You wanted to be like Hurley when you were a kid; imagining where life would take you once you grew past the astronaut, cop, and fireman stage of adolescent dreams and desires – when you were told by teachers to picture yourself living in the nine to five world parents inhabited and not the imaginary one of grade school youth. Hurley was a man who seemed to have everything; well liked by others and someone very few would say anything derogatory about, at least not openly. He was different - unlike the fathers of my childhood I remembered seeing on the train platform dressed for the office in their suits, ties, and overcoats, while balancing briefcases, coffee cups, and morning editions of the Times and Wall Street Journal. Men caught up in their spread sheets, cash flow projections, and mergers; too busy for the mundane parts of life.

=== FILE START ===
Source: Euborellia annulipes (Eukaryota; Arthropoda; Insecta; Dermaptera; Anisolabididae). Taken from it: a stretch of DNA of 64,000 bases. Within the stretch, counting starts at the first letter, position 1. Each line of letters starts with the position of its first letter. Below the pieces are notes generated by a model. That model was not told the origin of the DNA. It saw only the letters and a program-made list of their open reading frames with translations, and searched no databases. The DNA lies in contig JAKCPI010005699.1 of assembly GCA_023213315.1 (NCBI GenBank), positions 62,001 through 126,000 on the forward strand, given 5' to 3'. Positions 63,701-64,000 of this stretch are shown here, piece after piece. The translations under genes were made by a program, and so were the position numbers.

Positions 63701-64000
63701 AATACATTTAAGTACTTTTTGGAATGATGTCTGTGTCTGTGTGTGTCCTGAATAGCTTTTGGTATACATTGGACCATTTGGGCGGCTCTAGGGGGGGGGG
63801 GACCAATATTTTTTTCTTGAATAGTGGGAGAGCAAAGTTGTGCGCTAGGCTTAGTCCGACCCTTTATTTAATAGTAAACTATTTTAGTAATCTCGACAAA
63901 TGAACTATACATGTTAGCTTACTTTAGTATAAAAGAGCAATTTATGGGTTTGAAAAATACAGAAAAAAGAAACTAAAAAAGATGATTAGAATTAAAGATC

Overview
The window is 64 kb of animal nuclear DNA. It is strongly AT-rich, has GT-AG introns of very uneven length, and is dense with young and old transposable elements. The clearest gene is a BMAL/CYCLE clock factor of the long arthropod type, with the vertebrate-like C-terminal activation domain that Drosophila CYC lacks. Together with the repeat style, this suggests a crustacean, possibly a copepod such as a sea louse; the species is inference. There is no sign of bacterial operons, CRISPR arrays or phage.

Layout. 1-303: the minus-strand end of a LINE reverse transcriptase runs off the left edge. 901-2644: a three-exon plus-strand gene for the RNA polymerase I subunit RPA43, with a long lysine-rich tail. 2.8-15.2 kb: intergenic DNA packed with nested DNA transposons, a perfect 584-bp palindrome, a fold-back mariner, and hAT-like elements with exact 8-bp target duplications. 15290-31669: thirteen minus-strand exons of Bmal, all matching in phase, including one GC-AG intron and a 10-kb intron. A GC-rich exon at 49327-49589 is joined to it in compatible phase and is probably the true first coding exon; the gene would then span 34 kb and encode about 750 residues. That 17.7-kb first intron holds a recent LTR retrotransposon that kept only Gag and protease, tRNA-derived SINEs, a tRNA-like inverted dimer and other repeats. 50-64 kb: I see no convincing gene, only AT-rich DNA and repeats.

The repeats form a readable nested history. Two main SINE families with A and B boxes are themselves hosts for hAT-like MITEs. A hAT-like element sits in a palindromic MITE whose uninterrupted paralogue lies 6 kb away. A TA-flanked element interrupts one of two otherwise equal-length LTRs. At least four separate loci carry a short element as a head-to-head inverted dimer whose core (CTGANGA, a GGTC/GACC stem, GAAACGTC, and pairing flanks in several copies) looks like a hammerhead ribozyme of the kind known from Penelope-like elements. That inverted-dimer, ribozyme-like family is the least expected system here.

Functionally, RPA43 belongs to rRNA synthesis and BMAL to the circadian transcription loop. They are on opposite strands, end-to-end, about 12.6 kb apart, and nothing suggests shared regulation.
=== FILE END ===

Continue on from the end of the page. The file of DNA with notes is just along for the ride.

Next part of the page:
He was more than that.
It wasn’t something I knew at first, but some things became obvious a few minutes into our conversation. Memories, like long forgotten dreams came back in a rush of emotion and a hard punch to the chest, and in an instant I was just another ten year old kid on the street where I grew up.
Looking for approval, or at least understanding, from someone who didn’t know anything about me.
“You don’t realize how good you got it,” Hurley told me as he finished the last of his Absolut. “None of the pressure and none of the stress that can kill you fifteen years down the road. Things are easy for you right now.”
Nothing I had ever been through seemed easy. Whatever I could say about that I kept to myself.
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